Assessing the Relationships Between Past Victimization, Perceived Risk of Future Victimization, and Controversial Criminal Justice Policies Using Structural Equation Modeling

AuthorLesley Williams Reid,Jennifer L. Kenney,Matthew J. Dolliver
Published date01 February 2022
Date01 February 2022
DOIhttp://doi.org/10.1177/08874034211018235
Subject MatterArticles
https://doi.org/10.1177/08874034211018235
Criminal Justice Policy Review
2022, Vol. 33(1) 74 –98
© The Author(s) 2021
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DOI: 10.1177/08874034211018235
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Article
Assessing the Relationships
Between Past Victimization,
Perceived Risk of Future
Victimization, and
Controversial Criminal
Justice Policies Using
Structural Equation Modeling
Matthew J. Dolliver1, Jennifer L. Kenney2,
and Lesley Williams Reid1
Abstract
Several decades of research show a strong relationship between past victimization
and perceived risk of future victimization. Yet, few studies have explored the potential
connection to individuals’ support for criminal justice policies. The purpose of this
study is to better understand the relationships between past victimization, perception
of risk for future victimization, and support for several criminal justice policies (e.g.,
stand your ground, open carry, three strikes, and the death penalty). Through
structural equation modeling, the researchers examined relationships between these
latent variables. Having both a history of victimization and a belief in the risk of
future victimization increased one’s support for punitive and self-protective policies.
Implications for future research and potential policies and services for victims/
survivors are discussed.
Keywords
victimization, perceived risk, criminal justice policy, structural equation modeling
1The University of Alabama, Tuscaloosa, USA
2California State University, Sacramento, USA
Corresponding Author:
Matthew J. Dolliver, Department of Criminology and Criminal Justice, The University of Alabama,
401 Farrah Hall, Box 870320, Tuscaloosa, AL 35487-0320, USA.
Email: mjdolliver@ua.edu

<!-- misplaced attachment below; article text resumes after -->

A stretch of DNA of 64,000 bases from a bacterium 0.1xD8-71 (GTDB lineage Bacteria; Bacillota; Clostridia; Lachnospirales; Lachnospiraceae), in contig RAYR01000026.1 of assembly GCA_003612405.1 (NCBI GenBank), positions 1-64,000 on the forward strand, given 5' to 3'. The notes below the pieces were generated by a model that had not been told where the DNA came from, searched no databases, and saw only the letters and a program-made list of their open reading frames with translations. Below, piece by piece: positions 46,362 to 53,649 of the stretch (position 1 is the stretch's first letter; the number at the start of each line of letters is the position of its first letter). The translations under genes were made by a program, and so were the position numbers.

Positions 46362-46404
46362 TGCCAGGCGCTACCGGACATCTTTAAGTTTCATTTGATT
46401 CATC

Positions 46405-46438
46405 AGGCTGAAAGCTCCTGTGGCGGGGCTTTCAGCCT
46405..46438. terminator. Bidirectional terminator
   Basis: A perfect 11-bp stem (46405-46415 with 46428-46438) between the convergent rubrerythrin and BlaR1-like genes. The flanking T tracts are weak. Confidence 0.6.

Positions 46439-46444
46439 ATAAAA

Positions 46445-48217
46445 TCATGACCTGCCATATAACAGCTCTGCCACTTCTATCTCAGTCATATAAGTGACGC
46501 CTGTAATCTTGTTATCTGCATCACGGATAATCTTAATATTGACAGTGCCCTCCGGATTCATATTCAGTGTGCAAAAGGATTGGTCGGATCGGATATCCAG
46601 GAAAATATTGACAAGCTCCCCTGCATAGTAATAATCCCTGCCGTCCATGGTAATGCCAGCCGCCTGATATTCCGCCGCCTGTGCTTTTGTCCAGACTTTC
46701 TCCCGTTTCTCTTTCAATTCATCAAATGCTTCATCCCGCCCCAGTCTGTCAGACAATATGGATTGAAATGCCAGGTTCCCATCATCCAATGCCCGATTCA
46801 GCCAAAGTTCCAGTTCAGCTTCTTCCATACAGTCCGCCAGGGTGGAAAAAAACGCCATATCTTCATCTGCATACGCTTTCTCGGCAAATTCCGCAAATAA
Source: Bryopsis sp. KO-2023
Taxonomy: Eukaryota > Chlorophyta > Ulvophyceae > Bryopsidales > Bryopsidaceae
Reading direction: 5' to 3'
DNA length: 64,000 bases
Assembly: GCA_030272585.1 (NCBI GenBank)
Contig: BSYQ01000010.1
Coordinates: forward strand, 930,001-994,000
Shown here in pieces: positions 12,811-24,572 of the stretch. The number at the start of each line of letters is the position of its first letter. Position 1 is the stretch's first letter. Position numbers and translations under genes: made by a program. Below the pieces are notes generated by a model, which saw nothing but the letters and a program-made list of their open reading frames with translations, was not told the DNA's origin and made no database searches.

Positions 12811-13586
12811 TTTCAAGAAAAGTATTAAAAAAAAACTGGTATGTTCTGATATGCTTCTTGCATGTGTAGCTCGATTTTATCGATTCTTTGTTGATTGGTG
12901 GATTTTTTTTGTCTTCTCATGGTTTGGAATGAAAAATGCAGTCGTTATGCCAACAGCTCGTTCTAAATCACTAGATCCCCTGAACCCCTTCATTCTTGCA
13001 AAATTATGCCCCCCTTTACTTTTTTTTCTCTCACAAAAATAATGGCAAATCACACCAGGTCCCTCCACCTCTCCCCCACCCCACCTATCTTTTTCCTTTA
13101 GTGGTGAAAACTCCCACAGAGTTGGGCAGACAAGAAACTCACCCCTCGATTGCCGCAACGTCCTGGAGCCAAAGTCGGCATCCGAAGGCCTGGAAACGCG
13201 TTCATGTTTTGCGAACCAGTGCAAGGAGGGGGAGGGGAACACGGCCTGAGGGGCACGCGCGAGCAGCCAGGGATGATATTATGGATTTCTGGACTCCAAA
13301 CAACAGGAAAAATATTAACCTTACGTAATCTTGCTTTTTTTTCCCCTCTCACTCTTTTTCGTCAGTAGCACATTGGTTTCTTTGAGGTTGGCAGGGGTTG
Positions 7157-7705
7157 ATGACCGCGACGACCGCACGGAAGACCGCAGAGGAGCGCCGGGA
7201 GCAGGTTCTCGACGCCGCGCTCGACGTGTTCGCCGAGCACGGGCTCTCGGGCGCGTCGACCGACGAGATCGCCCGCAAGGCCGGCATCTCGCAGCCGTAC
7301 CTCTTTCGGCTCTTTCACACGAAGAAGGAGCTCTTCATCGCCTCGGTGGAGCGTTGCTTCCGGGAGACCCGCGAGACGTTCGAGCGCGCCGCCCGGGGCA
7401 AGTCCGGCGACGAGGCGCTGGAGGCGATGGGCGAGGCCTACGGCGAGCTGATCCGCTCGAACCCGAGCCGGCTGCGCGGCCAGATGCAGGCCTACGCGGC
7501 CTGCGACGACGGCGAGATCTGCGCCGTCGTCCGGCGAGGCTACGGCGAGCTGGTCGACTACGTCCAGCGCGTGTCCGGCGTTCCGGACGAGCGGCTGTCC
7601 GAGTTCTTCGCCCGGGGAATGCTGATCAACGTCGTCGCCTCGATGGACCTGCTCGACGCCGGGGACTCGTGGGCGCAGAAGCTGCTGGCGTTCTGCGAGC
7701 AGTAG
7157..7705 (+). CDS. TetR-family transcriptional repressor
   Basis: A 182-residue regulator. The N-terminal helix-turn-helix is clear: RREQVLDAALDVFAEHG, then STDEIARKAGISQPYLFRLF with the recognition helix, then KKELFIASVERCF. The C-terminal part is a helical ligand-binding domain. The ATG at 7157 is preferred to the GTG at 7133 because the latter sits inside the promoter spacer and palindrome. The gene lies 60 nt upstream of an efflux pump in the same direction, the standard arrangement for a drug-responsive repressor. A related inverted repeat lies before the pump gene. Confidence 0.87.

1018235CJPXXX10.1177/08874034211018235Criminal Justice Policy ReviewDolliver et al.
research-article2021
Dolliver et al. 75
Introduction
A growing body of research has shown a connection between people’s general fear of
crime and support for punitive and often controversial criminal justice policies
(Costelloe et al., 2009; Dowler, 2003; Hogan et al., 2005; Langworthy & Whitehead,
1986). However, few studies have explored the impact of direct experience with
victimization in motivating support for such policies. As Singer et al. (2019) notes,
“it is possible that fear of crime and prior victimization are capturing two different
consequences of crime: perceived risk and ‘actual’ risk’” (p. 2). The relationship
between perceived risk, prior victimization, and support for punitive and self-protective
policies remains mostly unknown. For instance, it remains uncertain how victimiza-
tion might impact support for (punitive) policies that look for the Criminal Justice
System (CJS) to “do more” (Sprott & Doob, 1997), or conversely how victimization
might lead one to support (self-protective) policies aimed at empowering individuals
to mitigate the risk themselves.
Perhaps one of the most basic government functions is to provide for its citizens’
safety and security, making an effective justice system paramount. Understanding the
motivations behind public support for CJS policies, particularly controversial poli-
cies, is critical to refining such a system. Over the last 50 years, the United States has
seen several controversial CJS policies enacted, including three-strikes, stand your
ground, and right-to-carry laws, as well as the reinstatement of the death penalty
(Dolliver et al., 2018). One part of why such policies remain controversial is their
efficacy. For example, research has questioned the effectiveness of laws requiring
mandatory minimum sentences and so-called three-strikes laws (Carson & Sabol,
2016; Garland, 2001; Roberts, 2003). Research also suggests that policies aimed at
“fighting back” against potential crimes, such as stand your ground and right-to-carry
legislation, are not well supported either (Branas et al., 2009; Donohue et al., 2019;
Hemenway & Hicks, 2015; Hemenway & Solnick, 2015; Phillips et al., 2013). With
this in mind, this study examines the relationships between victimization, perceived
risk, and support for several controversial CJS policies.
Literature Review
Victimization
Although crime has continued to decline over the past two decades, according to the
National Crime Victimization Survey (NCVS), 0.98% of all individuals 12 years of
age and older have been the victims of at least one violent crime (2.7 million people)
and 7.6% of all households experienced at least one property crime (10 million
households) in 2015 (Truman & Morgan, 2016). Most of those experiencing a vio-
lent crime were male, African American, divorced or separated, and lower incomes
(Bunch et al., 2013).
Past victimization has been a critical factor in predicting future victimization
(Lynch et al., 2002; O et al., 2017). The effect of past victimization on the likelihood

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